However, like a prisoner on probation, the patient was still required to undergo regular check-ins and assessments. They were expected to live a quiet and restful life. The fear of relapse and return to the sanatorium, or even death, was always present. Many found themselves ostracised by former friends and jobless, with employers unwilling to take them on for fear of them still being contagious. The longest resident patient at the sanatorium had a stay of twenty one years (1937 to 1958).
As the 1950s drew to a close, the sanatorium was rendered obsolete. The development of new drugs and vaccines meant that the number of patients had been on the decline for the past decade. The last patient to recover was discharged in 1960. Following this, the open air shelters where the patients had lived were removed and many found a new purpose as garden sheds or sleep outs in the backyards of Christchurch. The fresh air home and school was renamed the Huntsbury Children’s Home, and continued to operate until 1971. Coronation Hospital was converted into a hospital for geriatrics until 1991, when the age of the building and health care budgets forced it to close.
Following the closure of Coronation Hospital, the construction company, Fulton Hogan, demolished the last of the sanatorium buildings and started the development of what was to become the Broad Oaks subdivision.
Although the sanatorium was seen by the general public as a place of death and despair, Dr. Blackmore was adamant that the sanatorium would be ‘an atmosphere of cheerfulness and hope’. Despite his stern and reserved demeanour, he cared strongly for his patients, and was an advocate for their right return to society as contributing members, not outcasts.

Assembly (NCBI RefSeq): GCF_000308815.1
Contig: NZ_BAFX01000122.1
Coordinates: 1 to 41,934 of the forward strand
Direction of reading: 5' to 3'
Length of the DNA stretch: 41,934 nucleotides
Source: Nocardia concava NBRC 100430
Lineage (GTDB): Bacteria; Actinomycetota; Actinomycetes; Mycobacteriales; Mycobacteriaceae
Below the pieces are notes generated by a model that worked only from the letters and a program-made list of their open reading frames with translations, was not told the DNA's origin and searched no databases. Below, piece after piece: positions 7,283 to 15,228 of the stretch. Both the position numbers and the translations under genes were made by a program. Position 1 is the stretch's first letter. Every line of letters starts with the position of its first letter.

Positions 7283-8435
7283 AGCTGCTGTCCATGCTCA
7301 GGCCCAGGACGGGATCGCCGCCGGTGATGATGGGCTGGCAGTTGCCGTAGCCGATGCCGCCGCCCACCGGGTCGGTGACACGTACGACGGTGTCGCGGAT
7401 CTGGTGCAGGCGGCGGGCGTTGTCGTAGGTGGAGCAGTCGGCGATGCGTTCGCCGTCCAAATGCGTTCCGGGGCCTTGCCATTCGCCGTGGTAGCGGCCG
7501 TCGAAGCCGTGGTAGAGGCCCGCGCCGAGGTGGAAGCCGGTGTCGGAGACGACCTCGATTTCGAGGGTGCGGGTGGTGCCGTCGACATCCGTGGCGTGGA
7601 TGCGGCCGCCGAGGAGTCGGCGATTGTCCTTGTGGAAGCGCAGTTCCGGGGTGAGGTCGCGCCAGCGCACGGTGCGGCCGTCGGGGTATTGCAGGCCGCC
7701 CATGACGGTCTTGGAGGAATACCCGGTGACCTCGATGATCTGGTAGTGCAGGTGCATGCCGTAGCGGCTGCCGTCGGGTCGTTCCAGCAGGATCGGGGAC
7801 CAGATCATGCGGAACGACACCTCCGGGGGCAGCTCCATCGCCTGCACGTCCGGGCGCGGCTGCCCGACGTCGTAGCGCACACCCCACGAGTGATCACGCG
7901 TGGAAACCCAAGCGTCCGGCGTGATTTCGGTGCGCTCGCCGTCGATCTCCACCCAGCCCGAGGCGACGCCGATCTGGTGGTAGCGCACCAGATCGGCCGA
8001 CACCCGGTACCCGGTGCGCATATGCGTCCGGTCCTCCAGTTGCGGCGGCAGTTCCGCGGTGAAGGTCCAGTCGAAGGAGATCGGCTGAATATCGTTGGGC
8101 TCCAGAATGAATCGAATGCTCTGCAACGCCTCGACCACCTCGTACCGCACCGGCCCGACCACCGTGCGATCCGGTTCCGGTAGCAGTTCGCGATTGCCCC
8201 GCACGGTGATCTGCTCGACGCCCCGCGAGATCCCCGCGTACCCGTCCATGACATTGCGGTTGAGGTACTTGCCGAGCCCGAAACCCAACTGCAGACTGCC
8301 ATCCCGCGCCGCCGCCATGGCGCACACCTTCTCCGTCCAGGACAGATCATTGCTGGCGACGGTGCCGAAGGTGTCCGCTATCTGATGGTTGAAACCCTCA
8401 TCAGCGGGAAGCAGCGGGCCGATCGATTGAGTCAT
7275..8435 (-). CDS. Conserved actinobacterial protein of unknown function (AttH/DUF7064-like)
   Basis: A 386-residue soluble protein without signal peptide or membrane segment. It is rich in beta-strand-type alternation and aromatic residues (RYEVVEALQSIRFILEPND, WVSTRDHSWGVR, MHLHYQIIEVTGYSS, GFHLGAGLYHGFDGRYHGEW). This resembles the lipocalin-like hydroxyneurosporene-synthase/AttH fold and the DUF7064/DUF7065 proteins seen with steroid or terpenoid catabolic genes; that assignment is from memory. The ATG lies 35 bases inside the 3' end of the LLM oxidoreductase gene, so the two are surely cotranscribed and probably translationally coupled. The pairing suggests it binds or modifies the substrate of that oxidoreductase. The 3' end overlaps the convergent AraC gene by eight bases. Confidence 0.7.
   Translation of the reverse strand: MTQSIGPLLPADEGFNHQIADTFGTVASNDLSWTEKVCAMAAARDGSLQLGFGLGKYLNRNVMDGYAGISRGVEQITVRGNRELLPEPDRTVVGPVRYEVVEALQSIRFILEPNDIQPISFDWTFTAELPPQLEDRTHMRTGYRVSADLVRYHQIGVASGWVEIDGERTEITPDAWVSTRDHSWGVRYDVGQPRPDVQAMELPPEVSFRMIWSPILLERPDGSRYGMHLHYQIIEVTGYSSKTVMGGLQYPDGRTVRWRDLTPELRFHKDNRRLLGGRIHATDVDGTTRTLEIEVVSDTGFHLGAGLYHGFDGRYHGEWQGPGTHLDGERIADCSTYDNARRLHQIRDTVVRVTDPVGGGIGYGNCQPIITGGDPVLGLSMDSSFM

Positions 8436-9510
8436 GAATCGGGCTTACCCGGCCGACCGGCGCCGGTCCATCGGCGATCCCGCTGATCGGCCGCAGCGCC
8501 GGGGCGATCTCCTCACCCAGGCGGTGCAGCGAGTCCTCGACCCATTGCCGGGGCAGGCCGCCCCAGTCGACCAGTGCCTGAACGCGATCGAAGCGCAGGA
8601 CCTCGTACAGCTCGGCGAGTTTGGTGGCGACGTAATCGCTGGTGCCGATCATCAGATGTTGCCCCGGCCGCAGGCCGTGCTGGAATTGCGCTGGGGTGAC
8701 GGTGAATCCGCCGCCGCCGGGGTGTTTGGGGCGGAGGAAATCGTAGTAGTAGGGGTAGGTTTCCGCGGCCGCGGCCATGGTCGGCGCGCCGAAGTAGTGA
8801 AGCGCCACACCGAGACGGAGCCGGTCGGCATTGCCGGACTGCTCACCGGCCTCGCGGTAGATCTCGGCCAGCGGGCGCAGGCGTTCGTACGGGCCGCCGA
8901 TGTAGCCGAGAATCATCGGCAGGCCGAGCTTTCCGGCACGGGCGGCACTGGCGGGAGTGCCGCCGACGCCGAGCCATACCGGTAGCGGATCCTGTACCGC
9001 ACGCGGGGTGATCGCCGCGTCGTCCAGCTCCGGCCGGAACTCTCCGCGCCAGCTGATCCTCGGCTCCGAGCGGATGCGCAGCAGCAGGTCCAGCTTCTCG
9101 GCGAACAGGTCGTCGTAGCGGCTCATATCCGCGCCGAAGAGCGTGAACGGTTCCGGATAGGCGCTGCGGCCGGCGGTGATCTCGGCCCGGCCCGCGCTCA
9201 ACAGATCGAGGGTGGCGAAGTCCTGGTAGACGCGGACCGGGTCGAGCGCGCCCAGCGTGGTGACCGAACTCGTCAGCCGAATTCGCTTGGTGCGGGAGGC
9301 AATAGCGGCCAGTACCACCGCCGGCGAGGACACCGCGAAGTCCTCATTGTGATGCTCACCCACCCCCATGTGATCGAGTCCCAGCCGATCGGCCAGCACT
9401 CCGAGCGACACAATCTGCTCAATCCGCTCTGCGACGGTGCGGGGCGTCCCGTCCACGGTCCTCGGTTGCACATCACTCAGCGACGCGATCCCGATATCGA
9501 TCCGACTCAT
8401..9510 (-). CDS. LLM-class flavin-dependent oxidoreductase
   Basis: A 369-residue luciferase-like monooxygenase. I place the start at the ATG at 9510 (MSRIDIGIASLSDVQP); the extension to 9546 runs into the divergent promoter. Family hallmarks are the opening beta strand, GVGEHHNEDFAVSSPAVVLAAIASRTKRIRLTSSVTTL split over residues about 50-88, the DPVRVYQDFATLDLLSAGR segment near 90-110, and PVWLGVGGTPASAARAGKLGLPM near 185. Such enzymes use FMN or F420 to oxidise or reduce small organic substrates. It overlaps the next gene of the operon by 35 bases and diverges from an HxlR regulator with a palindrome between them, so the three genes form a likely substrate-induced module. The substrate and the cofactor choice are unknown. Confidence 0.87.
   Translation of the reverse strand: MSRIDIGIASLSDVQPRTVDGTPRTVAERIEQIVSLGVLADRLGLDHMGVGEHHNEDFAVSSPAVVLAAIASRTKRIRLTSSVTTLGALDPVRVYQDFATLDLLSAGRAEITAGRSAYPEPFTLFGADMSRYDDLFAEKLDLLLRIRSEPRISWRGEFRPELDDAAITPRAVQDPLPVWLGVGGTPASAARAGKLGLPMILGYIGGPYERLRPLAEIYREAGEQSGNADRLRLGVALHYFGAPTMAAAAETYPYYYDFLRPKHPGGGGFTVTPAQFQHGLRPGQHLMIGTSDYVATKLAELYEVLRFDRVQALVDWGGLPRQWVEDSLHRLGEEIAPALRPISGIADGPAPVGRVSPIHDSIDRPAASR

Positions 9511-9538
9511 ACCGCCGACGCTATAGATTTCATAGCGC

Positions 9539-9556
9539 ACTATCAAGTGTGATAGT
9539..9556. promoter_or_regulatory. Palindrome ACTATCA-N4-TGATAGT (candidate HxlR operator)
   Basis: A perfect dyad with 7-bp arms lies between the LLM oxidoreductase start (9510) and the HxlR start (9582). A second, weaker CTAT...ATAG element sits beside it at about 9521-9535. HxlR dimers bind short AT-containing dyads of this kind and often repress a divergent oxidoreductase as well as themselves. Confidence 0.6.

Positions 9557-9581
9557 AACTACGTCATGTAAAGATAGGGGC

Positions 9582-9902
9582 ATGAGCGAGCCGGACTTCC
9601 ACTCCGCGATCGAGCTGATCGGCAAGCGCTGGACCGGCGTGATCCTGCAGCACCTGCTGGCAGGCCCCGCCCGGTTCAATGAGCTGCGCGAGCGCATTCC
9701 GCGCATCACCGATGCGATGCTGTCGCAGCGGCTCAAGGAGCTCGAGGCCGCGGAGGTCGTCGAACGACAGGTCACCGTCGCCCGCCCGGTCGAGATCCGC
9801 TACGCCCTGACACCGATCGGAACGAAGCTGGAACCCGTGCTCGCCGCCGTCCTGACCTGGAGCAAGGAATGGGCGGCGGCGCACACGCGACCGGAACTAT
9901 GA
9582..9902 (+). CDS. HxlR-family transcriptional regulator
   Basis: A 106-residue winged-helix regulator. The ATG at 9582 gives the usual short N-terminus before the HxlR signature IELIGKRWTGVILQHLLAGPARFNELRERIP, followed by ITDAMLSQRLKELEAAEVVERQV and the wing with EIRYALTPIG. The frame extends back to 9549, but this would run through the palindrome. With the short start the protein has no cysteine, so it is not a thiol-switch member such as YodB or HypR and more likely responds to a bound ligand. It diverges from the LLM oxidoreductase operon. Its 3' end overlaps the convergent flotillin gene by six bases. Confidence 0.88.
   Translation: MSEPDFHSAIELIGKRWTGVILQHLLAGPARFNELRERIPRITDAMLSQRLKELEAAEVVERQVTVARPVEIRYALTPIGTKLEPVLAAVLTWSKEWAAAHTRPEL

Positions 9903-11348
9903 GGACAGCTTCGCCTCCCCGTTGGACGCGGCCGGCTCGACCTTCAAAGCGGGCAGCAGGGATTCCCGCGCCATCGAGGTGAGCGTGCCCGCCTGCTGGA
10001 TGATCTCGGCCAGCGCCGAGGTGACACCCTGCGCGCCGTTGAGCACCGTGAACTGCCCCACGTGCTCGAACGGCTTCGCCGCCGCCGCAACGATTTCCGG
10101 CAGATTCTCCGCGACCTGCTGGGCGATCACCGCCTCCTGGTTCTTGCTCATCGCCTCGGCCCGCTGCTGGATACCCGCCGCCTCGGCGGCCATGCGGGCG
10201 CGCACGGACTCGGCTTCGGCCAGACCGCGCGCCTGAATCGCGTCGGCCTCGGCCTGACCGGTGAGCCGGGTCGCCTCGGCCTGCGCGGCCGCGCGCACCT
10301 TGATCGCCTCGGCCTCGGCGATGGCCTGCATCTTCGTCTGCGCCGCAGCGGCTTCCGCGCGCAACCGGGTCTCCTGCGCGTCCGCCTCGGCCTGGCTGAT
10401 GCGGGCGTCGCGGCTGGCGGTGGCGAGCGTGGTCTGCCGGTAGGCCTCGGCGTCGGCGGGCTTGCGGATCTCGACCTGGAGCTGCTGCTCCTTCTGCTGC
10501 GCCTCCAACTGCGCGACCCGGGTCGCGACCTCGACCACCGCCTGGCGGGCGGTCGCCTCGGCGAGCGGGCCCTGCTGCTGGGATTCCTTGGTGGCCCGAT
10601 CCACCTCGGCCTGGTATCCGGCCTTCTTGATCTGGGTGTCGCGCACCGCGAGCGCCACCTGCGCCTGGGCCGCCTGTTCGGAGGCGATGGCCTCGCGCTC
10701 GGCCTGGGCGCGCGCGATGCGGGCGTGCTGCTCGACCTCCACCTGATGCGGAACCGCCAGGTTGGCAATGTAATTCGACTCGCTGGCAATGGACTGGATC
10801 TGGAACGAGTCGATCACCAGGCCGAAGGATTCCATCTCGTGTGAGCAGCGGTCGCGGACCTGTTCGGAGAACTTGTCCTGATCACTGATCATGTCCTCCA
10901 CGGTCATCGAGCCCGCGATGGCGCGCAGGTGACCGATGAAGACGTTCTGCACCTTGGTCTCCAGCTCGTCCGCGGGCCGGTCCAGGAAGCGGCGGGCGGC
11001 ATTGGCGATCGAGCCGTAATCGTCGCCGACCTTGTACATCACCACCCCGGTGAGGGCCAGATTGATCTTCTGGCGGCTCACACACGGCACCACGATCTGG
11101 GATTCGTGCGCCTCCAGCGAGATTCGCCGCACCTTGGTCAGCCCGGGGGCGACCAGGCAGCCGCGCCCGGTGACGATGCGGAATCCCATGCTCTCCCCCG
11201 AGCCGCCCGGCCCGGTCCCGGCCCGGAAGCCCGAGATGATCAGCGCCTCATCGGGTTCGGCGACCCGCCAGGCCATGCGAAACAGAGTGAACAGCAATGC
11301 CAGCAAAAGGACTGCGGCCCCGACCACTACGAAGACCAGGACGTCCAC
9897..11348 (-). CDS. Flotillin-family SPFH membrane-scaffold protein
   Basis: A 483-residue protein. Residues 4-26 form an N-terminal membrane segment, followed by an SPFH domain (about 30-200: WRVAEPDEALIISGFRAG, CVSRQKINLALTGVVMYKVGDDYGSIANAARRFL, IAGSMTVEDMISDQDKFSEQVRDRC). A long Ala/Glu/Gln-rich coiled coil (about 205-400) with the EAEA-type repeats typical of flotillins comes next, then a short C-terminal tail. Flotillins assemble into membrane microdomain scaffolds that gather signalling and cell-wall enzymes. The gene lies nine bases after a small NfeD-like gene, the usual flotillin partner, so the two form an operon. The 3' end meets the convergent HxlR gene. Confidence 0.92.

At a time when there was no proven cure for tuberculosis, hope was all the patients had.
Find out more
Photograph albums with 70 assorted photographs of the Cashmere Sanatorium, Fresh Air School, Fresh Air Home and Coronation Hospital taken between 1913 and 1933.
Go by bike day is tomorrow. Surely a person doesn’t need more inducement to hit the road, powered by their own legs, enjoying a form of transport that’s good for their fitness and their wallet… but a free coffee and a muffin at the traditional Go By Bike Day Breakfast doesn’t hurt, does it?
This year the location of the breakfast is 597 Colombo St, on a Life in Vacant Spaces lot at the St Asaph St corner and all cyclists can enjoy the aforementioned free breakfast thanks to a range of cycle-friendly sponsors.
I’ve been to several of these events in the past and it’s always a good opportunity for a bit of sly perving of bikes (and associated accessories) as the concentration of other cyclists gives you a really good view of all the different kinds of cycles and cyclists that ride around in Christchurch.